Ethical Issues in College Writing

Ethical Issues in College Writing

Ethical Issues in College Writing

Ethical Issues in College Writing

Synopsis

"Ethical Issues in College Writing is the first systematic, book-length exploration of ethics in college writing. It includes essays by many of the most respected scholars in the field. The book should be of interest to writing teachers at universities, colleges, community colleges, and technical colleges across the country." Title Summary field provided by Blackwell North America, Inc. All Rights Reserved

Excerpt

David Bleich

This book is about how faculty members in English and in writing, after a long drink of identity politics and social construction, are broaching a subject that reconsiders individual subjectivity in the context of the social and political awareness painfully established in our curricula. Sometimes the essays will imply that ethics is a new accent given as a substitute for the existing ones; but that is not the case. the subject of ethics is broached in this volume as an addition-for-today to the discussions about writing that have gone on for generations. I offer this caution only because of my fear of academic habits: when a new accent appears, too many people treat it as “the answer.”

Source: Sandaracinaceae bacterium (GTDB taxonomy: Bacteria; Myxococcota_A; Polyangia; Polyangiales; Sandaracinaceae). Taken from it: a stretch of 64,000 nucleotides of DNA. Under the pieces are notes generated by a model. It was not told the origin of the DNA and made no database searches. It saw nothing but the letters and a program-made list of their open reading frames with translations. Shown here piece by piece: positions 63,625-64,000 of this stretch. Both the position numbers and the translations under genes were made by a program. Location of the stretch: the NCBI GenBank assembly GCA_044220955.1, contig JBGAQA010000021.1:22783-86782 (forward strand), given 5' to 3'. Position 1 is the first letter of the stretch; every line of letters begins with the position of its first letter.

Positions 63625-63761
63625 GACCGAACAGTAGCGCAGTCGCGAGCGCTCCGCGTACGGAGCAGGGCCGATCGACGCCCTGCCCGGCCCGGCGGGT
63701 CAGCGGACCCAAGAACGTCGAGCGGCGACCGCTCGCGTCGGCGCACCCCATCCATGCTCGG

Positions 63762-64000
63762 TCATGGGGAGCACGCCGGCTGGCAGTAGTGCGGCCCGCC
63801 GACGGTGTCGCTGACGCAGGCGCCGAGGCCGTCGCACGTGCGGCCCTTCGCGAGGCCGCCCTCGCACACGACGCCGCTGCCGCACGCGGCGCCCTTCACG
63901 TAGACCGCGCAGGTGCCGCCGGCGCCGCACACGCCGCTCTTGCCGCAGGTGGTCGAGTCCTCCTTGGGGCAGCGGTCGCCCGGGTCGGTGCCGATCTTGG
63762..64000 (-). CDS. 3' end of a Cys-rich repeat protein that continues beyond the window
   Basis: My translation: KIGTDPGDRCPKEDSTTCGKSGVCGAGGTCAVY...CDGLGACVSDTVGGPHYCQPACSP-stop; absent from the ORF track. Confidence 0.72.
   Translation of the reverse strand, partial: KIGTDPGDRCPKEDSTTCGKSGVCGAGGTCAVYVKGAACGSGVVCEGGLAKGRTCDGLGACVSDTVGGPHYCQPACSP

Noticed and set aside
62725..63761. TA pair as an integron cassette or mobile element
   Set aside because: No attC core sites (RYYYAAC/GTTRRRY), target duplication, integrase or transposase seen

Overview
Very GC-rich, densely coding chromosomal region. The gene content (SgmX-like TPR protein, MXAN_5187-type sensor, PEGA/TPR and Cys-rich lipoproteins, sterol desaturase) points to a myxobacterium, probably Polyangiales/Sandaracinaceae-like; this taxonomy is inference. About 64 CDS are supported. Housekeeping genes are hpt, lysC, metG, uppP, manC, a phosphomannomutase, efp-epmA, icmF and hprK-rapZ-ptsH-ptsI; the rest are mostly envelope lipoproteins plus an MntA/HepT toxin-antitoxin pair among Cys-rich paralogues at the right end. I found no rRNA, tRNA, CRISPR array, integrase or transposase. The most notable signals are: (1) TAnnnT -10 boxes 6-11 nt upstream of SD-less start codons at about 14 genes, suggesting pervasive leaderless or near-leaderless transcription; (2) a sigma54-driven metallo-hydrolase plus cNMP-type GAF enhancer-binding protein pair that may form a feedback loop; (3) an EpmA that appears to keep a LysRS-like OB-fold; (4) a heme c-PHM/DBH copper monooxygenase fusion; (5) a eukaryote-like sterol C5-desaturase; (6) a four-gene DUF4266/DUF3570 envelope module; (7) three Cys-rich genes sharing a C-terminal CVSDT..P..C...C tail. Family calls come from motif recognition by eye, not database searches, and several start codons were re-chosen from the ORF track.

I direct readers immediately to James Comas's citation of the academic “stock market” (first formulated by Northrop Frye, with different elements):

. . . the key terms of composition studies boom and crash in an imaginary stock exchange; `social constructionism,' for example, has reached its peak and has begun to taper off; `hypertext' and `webbed' classrooms may be in for a slight flutter; but the `political' stocks are still bearish while `ethics' appears to be a good short-term investment it is not yet clear whether its performance is likely to continue into the long-term. Perhaps . . . ethics will [experience an] . . . unprecedented explosion in growth; or perhaps . . . we are witnessing . . . only an `irrational exuberance.' (76-77)

Neither Frye nor we think our interests vary with the same unpredictable movements as the stock market; nor do most of us think the term “capital” is more than a cute metaphor, which Comas also discusses in regard to cultural, political, and professional value. Comas's use of this figure in his approach to the work of Kenneth Burke sounds the change from 1957 to 1997. the West's victory in the cold war has given market and capital vocabulary (thinking, discourse, or rheto-

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